Closing the "casualty gap" will only occur when those in the upper income brackets realize what it takes to protect and defend our way of life. Perhaps with greater media attention to the role of the military in maintaining our freedom, we can raise awareness among young men and women at all income levels of the value of serving their country.
Derek B. Lovett
The writer served in the Navy from 1973 to 1979.
Douglas L. Kriner and Francis X. Shen present their "casualty gap" as if it were some sort of profound revelation.
It should be common knowledge that lower-income communities will experience higher casualties than higher-income communities. Why? Because higher-income communities, whose youth are better educated, produce more officers, and lower-income communities produce more enlisted personnel.
Numerically, enlisted personnel far exceed officer personnel in the military. Hence, more casualties. This is nothing new. In wars of old, far more vassals died than did lords.
Kriner and Shen write that "the burden of war deaths in Vietnam, Korea and Iraq has not been shouldered equally." Well then, let's see to it that more lieutenants, captains and majors get killed in future conflicts so we can close that casualty gap.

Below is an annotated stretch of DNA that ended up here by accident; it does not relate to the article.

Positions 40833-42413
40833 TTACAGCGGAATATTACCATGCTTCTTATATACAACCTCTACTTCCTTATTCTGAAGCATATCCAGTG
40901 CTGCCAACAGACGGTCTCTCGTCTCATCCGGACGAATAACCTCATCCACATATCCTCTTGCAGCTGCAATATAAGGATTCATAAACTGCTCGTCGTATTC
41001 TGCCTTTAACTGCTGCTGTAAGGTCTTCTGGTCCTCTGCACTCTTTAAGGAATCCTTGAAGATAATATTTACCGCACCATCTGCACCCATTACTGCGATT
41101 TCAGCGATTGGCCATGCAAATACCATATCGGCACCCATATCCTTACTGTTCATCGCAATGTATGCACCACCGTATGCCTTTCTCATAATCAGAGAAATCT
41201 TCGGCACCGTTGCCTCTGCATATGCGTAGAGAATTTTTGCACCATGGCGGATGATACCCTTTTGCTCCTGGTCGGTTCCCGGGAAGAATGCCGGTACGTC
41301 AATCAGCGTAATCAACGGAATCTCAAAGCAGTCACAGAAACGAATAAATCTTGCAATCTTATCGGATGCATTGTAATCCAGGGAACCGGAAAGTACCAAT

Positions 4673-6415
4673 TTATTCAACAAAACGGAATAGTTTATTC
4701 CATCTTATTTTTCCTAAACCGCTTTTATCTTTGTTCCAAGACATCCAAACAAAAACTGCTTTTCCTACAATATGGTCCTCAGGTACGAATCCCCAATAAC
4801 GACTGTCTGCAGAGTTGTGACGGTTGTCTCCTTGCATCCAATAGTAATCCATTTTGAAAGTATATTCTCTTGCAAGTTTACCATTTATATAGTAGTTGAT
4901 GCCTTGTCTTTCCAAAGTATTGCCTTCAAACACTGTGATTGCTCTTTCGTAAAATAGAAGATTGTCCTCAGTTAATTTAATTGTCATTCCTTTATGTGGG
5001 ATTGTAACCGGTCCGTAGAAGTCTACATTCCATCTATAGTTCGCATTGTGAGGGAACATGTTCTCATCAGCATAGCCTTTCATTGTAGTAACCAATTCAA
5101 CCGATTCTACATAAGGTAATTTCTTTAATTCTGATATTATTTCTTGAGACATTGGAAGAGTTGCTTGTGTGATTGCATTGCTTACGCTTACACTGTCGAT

If Kriner and Shen are referencing a military draft and possible unfairness therein, then come right out and say so instead of beating around the bush.
Different views of the VA
Re "Battlefield of red tape," June 1
I would like to thank The Times for its fine reporting on the abuse of our nation's veterans.
We are suffering like you can't imagine, and the bottom line is that no one really cares. I have been mistreated at the hands of the Department of Veterans Affairs for the last eight years, and I have lost everything. I just put an ad on Craigslist for a place to live. Perhaps someone has a car they could give me.
Maybe one day your words might touch someone who can help us. Right now, a place to live and some transportation would be nice.
Your VA piece was timely and no doubt accurate, but it was not the whole story.
The VA has been severely underfunded for decades. Moreover, until President Obama's appointment of Secretary Eric K. Shinseki, a former U.S. Army Chief of Staff, the VA was run by a succession of politically-connected mediocrities.
My experiences with the VA's Brentwood facility have been mixed. There are too many patients for too few caregivers, but this ratio has lately improved. There are a few incompetent physicians but many more highly qualified and motivated ones.
Thanks to an alliance with UCLA, most VA clinics are staffed by a corps of excellent residents. The nonmedical staff includes many veterans, and I have always been treated with respect and consideration.
Marvin J. Wolf
Mar Vista Heights
The writer is a Vietnam veteran.